LocationChiayi, Taiwan (ROC)
PhotographsNational Palace Museum, Courtesy of KRIS YAO | ARTECH, Jeffrey Cheng
Design TeamKuo-Chien Shen, Frank Lu, Max Chen, Winnie Wang, Ting-Tseng Shen, Jake Sun, Wen-Li Liu, Ting-Fung Ho, Wen-Ling Liao, Miya Yu, Jun-Ren Chou, Tien-Yu Lo, Calvin Chen, Yi-Seng Tsai
StructuralKing - Le Chang & Associates
Plumbing, Electrical & Fire ProtectrionMajestic Electrical Engineers Office
HVACI. S. Lin & Associates Consulting Engineers
LandscapeCNHW Planning and Design consultant
Lightingchroma33 Architectural Lighting Design
Landscape BridgeT. Y. Lin Taiwan Consulting Engineers, Inc
Building StructureSteel frame structure + RC
Façade ConsultantmaRco Skin Studio
ClientNational Palace Museum
Site Area200,000 sqm
Chinese calligraphy: thick ink, half-dry strokes and smearing, all of which create smooth, wavy shapes of architecture.
An “international museum that exhibits arts and cultures of Asia”, the southern branch of the Palace Museum showcases classic national heirlooms along with the time, space and culture that they represent. The immense continent of Asia is home to three prominent civilizations, namely Chinese, Indian and Persian, represented allegorically by the dragon, the elephant and the horse respectively. The three distinctive images, each having its unique vitality and longevity, are transformed into streamline entities and integrated into the architecture, in which one sees the ongoing communication and interaction of the three invaluable heritages.
Also incarnated in the entities are three techniques in Chinese calligraphy: thick ink, half-dry strokes and smearing, all of which create smooth, wavy shapes of architecture.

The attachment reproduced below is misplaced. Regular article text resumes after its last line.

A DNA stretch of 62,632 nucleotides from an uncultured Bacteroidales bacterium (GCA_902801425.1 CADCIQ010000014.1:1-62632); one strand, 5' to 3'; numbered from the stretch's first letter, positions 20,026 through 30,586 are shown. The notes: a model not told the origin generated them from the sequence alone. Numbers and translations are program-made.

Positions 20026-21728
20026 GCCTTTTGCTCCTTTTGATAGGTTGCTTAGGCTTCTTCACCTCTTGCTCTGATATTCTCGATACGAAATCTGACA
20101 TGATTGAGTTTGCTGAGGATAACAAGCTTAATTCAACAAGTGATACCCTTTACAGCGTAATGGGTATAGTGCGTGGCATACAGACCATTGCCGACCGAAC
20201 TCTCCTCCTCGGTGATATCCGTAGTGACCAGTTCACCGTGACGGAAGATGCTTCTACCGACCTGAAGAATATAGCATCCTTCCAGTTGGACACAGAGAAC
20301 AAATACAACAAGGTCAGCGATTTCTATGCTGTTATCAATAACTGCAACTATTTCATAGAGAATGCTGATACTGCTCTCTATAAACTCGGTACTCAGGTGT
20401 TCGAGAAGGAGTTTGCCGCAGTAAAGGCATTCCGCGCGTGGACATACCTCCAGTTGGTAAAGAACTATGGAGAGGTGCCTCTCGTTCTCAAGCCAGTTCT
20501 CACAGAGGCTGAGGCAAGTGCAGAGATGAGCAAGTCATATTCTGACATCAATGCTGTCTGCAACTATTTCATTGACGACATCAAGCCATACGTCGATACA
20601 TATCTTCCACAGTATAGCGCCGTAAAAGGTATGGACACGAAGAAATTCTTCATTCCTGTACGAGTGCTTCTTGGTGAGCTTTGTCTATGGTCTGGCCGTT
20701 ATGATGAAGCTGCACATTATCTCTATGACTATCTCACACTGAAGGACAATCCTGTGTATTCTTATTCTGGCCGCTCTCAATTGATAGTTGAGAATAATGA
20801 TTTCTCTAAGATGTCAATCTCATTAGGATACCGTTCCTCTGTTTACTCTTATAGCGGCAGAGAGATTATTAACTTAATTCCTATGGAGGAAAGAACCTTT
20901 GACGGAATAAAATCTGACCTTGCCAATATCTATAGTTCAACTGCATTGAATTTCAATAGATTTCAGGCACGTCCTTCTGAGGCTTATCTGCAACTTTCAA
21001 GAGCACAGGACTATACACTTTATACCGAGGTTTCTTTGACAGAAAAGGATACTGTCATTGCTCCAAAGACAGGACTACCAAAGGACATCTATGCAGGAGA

Design of the area surrounding the branch exposes the theme of the Chianan Plain in ridges of green, alluvial fields that accommodate a number of resident species. Looking from a distance away, the branch rises amidst a billowing mass of highly diversified vegetation. The overall view expresses the designer’s respect and admiration for the mother earth in a miniature landscape reproducing the tenderness, featuring abundant rainfall and sophisticated irrigation channels, of this plain of abundance.
In addition, totems representing prehistoric, Pingpu and Tsou cultures on the Chianan Plain are scattered in landscape design and indicating signs to reflect the rich civilization, flora and fauna along the Tropic of Cancer, which spans from the Taiwan Straits through Chiayi County to the Central Mountain Range.
“Green technology” is embodied in the use of techniques, materials, design and resources in the overall planning of the architecture. Considering the strong sunshine in southern Taiwan, the west wing of the architecture involves the use of solid panel whereas the east wing features outreaching eaves, both serving to shield sunlight. Openings are installed on the south and north sides to facilitate ventilation of the interior.